Management By Objectives

It is impossible to prepare you for the use of Management By Objectives in a few short paragraphs. But I would like to use it to introduce the subject of management.

Management By Objectives, or, MBO as it is affectionately called, is a concept popularized by Peter Drucker more than 50 years ago. MBO is a strategy paired with a system for managing people that focuses on their ability to complete individual and team goals. MBO has been widely implemented in large and small organizations since its inception by Drucker in his book The Practice of Management.

Management is about establishing objectives while communicating and developing a dialogue among all people and entities responsible for accomplishing the stated objectives. A successful manager will attempt to align the employees’ goals with the goals of the organization. This ensures that everyone is clear about what should be done, what their role is, and how their performance benefits the objectives of the entire organization. This is not a top-down exercise. It is Senior management outlining a goal and working back up through the ranks on means of achieving that Goal. A Goal is communicated and means of achieved that Goals are worked out from the bottom up.

In defining the tools used in management by objective, proponents created an alphabet soup of acronyms. MBO tools are goals, objectives, action steps, SMART goals, objectives and action steps, SWOT assessment, and measuring progress with KRAs. A definition of terms will get us a lot closer to understanding the theory.

The first step in MBO is to clearly explain to your staff what it is you’re doing and why you’re doing it. The second step is defining the goal and interim objectives to be achieved through actions steps needed to be accomplished to realize the goal. All parts must be measurable and monitored to measure your progress toward success. This can be challenging in its own right, as you seek to find a balance between too much information and the information necessary to realize specific goals.

MBO is meant to help employees assess and prioritize their efforts to make certain those efforts are focused on the bottom line and are congruent with organizational values. The process communicates what behaviors the organization doesn’t value, and what activities may not be contributing to your objectives.

An example of negative behavior is the activity trap. This is seen when people get so busy doing things that they forget to ask whether the things they’re doing are the right things. This is an important concept for everyone in an organization to understand. MBO is designed to help you avoid activity traps by helping your employees understand their goals and making the work that they do more structured toward accomplishing the organization’s goals.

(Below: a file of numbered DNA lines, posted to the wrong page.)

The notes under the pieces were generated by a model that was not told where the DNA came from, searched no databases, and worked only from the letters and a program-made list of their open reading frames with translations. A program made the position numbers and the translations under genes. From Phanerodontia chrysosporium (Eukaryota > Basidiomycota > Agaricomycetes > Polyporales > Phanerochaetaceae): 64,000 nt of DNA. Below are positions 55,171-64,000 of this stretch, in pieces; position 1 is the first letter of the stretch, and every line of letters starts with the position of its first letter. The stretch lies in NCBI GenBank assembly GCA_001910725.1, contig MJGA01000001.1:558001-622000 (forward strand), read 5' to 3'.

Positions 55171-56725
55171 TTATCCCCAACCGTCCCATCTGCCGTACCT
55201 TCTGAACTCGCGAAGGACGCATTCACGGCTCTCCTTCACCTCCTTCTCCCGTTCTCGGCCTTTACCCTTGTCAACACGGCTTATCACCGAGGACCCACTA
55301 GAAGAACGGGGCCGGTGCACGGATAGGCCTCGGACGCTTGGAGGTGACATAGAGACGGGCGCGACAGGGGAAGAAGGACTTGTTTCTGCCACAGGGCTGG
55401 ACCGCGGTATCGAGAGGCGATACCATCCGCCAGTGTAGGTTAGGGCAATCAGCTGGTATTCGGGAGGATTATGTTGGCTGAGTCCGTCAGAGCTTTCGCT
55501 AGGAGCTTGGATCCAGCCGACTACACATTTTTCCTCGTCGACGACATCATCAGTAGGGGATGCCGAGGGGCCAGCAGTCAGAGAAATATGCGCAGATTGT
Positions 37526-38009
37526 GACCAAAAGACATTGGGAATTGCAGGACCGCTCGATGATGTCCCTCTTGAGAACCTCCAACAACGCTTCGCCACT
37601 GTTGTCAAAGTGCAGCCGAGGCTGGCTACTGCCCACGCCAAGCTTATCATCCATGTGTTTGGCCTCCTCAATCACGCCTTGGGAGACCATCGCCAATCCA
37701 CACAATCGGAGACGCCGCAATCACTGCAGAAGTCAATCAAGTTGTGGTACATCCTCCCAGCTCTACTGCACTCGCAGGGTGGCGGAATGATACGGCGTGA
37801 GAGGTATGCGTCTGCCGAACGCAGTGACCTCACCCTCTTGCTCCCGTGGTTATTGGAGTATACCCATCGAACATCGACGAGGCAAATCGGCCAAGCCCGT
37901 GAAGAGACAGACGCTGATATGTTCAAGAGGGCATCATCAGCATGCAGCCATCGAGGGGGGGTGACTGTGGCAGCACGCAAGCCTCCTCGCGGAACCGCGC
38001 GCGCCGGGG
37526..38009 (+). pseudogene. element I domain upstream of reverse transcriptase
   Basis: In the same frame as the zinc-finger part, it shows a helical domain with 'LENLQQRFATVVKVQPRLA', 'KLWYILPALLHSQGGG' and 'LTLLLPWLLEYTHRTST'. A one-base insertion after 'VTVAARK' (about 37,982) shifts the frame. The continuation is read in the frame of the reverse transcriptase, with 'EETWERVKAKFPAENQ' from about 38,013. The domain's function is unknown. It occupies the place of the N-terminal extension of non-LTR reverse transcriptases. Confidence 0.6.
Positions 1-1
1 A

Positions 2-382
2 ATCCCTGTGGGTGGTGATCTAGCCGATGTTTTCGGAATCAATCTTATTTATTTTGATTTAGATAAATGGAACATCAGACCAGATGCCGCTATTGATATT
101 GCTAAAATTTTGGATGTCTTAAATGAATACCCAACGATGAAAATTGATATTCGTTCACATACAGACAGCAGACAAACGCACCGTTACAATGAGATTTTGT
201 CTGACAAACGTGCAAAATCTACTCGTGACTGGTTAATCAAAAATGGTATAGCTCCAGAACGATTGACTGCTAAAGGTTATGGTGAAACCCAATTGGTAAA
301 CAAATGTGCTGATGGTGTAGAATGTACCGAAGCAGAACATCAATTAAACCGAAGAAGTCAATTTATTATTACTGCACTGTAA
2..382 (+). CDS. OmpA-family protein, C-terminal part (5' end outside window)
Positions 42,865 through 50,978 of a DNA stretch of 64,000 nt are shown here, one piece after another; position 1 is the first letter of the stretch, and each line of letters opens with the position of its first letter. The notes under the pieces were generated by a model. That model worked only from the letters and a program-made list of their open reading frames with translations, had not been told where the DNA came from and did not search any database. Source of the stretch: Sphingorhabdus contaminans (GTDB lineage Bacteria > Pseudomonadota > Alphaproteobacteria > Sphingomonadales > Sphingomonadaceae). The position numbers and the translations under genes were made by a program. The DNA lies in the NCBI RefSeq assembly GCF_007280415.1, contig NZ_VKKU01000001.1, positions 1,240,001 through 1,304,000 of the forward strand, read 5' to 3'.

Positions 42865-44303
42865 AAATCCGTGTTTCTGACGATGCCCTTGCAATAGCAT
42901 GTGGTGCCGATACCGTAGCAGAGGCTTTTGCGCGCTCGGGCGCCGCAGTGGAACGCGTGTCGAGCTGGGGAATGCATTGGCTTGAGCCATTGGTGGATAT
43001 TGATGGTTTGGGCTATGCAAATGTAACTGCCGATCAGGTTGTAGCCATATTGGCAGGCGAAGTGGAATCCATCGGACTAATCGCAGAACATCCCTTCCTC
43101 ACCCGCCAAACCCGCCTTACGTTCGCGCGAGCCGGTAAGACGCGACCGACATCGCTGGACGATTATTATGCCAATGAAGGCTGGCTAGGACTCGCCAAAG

SMART Objectives are:

S = Specific
M = Measurable
A = Achievable
R = Realistic
T = Timed

SMART defines several factors that should be present in your objectives for them to be effective.

First, they should be specific. In other words, they should specifically describe the result that is desired.

To be able to use any objective as a part of a review process it needs to be very clear and measurable, so everyone can see if a person has met the objective or not.

The objectives must be achievable. For instance, an objective that requires “100 percent customer satisfaction” isn’t realistically achievable. It’s not realistic to expect that outsiders will be 100 percent satisfied with any performance. Good customer service is insufficient as a descriptor as it lacks measurability.

Realistic objectives are objectives that recognize some factors cannot be controlled. Said another way, realistic goals are potentially challenging but not so challenging that they cannot succeed. You can only control what you have the power to influence – you cannot control the weather or actions of third parties not related to your enterprise.

The final factor for a good objective is that it is based on time. This is the final anchor in making the objective real and tangible. A time period is identified for completion, and the employee or group will be held accountable for the successful completion of the objective.

Key Result Areas (KRAs) are what you measure to determine your success in accomplishing your objectives. KRAs identify:

• The major metrics to success in a job.
• Critical subjects for the target period.
• Areas in which a manager must achieve results to be most successful.
• Critical make-or-break areas of a job function.
• High priority matters for success during the target period.